sage: S1 = Sys[1].solve(tb) ; S1
[tb == -arcsin(Ra*sin(ta)/Rb)]
sage: Sol = S1+Sys[0].subs(S1).solve(x) ; Sol
[tb == -arcsin(Ra*sin(ta)/Rb),
x == Ra*cos(ta) + sqrt(-Ra^2*sin(ta)^2/Rb^2 + 1)*Rb]


The (almost) equivalence of this answer and those given by Sympy ant the Wolfram engine is left as an (interesting !) exercise to the reader...

HTH,

more

This is good stuf. All I needed to know is the solve parameter algorithm="sympy" I have searched and searched, but can find no exaustive documentation for solve. Please point me to a source which covers all the optional parameters. Thanks again for your excelent help.

( 2023-01-14 13:14:03 +0100 )edit

From

solve?

• "algorithm" - string (default: 'maxima'); to use SymPy's solvers set this to 'sympy'. Note that SymPy is always used for diophantine equations. Another choice is 'giac'.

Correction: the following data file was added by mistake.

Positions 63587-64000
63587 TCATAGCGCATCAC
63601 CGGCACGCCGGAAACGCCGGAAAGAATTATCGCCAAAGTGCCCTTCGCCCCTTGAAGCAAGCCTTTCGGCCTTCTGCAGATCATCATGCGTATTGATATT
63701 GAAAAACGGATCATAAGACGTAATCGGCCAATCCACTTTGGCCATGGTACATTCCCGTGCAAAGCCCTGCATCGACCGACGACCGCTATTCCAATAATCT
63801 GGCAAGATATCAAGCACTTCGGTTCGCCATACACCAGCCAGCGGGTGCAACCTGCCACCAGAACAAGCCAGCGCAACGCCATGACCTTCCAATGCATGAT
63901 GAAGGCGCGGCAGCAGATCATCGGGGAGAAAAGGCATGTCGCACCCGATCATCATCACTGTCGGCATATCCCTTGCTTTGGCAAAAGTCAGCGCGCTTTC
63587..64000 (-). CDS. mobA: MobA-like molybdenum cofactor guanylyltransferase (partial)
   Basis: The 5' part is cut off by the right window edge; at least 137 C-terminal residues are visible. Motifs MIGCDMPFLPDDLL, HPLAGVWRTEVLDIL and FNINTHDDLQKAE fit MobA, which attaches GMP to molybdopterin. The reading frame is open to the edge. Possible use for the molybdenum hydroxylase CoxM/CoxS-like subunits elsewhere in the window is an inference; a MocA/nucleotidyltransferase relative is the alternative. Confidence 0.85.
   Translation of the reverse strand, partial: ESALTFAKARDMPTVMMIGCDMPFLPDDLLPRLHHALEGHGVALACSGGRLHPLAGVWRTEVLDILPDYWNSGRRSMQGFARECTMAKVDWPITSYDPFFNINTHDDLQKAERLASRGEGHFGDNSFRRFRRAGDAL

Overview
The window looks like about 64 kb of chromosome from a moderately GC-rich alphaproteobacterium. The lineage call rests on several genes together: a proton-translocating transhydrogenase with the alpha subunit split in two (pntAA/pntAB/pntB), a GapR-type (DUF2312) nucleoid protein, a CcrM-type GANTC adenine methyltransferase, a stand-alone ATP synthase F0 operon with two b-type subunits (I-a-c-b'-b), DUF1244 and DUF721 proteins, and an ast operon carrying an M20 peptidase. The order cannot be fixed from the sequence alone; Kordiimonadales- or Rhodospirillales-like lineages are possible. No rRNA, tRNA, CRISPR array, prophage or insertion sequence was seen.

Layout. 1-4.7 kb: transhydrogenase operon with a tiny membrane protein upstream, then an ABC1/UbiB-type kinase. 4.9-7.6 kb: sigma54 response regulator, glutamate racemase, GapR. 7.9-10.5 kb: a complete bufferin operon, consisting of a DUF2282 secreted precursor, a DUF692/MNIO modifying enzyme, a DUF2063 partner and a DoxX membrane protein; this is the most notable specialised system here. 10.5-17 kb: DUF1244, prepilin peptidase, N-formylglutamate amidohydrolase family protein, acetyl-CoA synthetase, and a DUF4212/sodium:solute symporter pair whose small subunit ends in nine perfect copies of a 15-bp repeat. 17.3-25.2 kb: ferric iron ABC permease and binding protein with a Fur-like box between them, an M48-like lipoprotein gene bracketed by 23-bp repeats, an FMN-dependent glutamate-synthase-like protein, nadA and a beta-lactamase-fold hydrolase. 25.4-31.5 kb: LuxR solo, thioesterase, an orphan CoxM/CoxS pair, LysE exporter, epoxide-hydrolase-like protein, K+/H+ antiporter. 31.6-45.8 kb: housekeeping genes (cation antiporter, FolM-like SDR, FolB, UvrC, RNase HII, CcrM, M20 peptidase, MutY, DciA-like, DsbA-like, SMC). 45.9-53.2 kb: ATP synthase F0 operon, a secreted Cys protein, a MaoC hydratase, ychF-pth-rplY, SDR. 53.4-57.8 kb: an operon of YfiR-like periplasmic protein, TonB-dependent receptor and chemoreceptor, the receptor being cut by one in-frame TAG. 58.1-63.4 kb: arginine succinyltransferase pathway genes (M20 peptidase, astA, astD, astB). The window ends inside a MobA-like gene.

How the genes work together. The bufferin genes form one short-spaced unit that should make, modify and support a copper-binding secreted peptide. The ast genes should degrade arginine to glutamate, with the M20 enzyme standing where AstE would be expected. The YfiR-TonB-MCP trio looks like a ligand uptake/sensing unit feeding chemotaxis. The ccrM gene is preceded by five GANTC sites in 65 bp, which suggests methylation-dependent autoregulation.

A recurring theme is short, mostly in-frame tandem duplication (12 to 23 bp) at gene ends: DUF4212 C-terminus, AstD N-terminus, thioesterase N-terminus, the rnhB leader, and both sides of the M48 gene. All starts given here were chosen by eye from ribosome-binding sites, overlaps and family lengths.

( 2023-01-14 13:53:46 +0100 )edit

All I needed to know is the solve parameter algorithm="sympy"

I beg to differ : a proficient use of Sage greatly benefits of judiciously using the "bells and whistles" added to the "basic" definition of its functions, which were added for a reason (more often than not, a good one, rather than a developer's whim...).

It is probably impossible to learn all those : you should aim to learn the existence of such options, and (frequently) use online help as needed...

can find no exaustive documentation for solve

solve?, then, for the various available solvers, maxima_calculus.solve?, import sympy then sympy.solve?, mathematica.Solve?, giac.solve? ; for fricas, you'd better use Fricas' doc on the Web (fricas.solve? is somewhat uninformative :-)...).

HTH,

( 2023-01-14 14:23:03 +0100 )edit

Ra=0.5;
Rb=3.0;
ta=pi/2;
var('x tb');
sol = solve([Ra*cos(ta)+Rb*cos(tb)==x,
Ra*sin(ta)+Rb*sin(tb)==0.0],x,tb,
algorithm='sympy')
sol

[{tb: -0.167448079219689, x: 2.95803989154981},
{tb: 3.30904073280948, x: -2.95803989154981}]